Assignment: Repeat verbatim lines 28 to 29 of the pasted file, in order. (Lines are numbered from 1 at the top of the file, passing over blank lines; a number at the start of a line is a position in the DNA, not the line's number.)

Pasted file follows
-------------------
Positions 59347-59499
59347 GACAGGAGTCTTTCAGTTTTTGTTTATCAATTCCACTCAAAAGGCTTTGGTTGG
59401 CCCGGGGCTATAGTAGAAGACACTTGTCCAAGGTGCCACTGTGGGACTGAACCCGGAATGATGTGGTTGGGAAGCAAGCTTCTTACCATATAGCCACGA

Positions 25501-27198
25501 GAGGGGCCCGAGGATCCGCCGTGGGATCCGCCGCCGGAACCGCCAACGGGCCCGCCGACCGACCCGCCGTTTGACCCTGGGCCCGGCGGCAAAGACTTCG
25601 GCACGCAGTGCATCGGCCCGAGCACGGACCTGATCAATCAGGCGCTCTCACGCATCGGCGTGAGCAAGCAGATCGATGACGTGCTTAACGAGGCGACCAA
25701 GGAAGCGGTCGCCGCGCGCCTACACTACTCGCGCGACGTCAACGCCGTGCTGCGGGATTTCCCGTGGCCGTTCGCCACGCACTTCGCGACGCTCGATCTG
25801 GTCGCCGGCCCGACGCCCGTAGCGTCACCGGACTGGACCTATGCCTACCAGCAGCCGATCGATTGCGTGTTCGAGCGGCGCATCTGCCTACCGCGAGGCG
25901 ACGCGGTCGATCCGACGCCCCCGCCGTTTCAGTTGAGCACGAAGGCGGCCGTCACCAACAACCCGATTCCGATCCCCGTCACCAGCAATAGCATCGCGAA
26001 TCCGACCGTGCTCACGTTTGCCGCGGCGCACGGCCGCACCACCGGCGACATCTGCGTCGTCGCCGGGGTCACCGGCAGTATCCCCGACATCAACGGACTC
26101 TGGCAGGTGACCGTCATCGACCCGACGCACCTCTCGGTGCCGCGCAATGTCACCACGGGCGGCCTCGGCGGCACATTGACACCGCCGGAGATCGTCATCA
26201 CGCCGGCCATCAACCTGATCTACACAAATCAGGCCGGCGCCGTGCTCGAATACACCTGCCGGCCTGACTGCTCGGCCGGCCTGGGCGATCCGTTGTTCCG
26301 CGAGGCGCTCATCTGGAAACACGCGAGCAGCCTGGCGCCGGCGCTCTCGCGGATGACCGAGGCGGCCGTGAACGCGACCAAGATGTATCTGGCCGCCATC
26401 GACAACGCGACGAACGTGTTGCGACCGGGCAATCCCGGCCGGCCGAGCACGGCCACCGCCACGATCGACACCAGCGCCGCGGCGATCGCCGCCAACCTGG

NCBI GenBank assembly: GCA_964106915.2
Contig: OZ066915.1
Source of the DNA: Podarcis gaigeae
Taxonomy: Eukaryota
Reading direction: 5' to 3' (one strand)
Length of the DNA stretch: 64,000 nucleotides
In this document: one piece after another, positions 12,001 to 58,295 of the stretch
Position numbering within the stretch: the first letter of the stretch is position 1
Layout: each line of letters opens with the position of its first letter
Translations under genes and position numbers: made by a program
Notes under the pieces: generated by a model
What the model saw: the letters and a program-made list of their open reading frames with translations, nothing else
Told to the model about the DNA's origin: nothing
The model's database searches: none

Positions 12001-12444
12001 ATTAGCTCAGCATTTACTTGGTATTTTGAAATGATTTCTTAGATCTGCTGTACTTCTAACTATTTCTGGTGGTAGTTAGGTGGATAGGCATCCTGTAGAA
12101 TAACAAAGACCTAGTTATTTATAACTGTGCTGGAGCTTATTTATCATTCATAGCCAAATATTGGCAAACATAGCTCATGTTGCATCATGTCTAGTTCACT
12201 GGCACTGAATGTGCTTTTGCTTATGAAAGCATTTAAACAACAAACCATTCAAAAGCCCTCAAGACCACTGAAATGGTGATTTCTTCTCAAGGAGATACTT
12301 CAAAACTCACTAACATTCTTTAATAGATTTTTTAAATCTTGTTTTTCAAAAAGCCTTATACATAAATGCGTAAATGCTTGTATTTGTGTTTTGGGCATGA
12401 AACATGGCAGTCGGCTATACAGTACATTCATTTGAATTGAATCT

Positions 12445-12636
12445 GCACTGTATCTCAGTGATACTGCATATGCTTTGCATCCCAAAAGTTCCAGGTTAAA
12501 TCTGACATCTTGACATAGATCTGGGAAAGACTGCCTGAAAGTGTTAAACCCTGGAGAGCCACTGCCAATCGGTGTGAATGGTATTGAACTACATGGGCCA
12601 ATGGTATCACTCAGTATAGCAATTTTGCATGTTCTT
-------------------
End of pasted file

The model's database searches: none

Positions 12001-12444